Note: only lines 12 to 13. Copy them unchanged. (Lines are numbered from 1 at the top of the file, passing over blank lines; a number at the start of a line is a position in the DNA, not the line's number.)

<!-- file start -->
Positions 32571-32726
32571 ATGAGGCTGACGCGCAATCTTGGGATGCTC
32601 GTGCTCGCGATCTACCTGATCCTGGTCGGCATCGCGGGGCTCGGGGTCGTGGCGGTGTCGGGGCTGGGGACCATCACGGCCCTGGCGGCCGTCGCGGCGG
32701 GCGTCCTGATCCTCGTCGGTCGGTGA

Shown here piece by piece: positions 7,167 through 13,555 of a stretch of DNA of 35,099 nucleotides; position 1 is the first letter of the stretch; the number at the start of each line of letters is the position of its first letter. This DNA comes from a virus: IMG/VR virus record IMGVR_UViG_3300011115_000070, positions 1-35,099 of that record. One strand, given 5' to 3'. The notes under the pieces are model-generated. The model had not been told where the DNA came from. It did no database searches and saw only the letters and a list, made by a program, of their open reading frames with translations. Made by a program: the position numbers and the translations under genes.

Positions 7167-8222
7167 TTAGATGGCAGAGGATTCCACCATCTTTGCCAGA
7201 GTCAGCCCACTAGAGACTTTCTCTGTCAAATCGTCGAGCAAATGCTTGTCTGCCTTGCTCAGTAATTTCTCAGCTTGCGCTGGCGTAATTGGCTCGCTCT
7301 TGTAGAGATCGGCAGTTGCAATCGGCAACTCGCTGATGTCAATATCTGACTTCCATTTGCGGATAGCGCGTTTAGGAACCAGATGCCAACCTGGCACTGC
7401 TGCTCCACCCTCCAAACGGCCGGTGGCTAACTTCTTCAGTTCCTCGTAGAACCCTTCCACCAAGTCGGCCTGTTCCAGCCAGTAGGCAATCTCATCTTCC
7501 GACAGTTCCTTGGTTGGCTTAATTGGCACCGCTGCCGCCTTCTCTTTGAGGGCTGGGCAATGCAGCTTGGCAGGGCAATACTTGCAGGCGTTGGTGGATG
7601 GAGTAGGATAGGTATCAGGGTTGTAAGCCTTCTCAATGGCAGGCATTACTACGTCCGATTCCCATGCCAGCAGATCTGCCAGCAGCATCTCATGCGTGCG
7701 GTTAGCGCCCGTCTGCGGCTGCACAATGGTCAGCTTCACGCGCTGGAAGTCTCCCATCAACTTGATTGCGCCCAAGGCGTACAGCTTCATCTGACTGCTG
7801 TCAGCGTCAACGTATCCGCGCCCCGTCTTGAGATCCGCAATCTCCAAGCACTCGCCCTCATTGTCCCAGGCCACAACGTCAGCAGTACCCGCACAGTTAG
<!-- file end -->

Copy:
7601 GAGTAGGATAGGTATCAGGGTTGTAAGCCTTCTCAATGGCAGGCATTACTACGTCCGATTCCCATGCCAGCAGATCTGCCAGCAGCATCTCATGCGTGCG
7701 GTTAGCGCCCGTCTGCGGCTGCACAATGGTCAGCTTCACGCGCTGGAAGTCTCCCATCAACTTGATTGCGCCCAAGGCGTACAGCTTCATCTGACTGCTG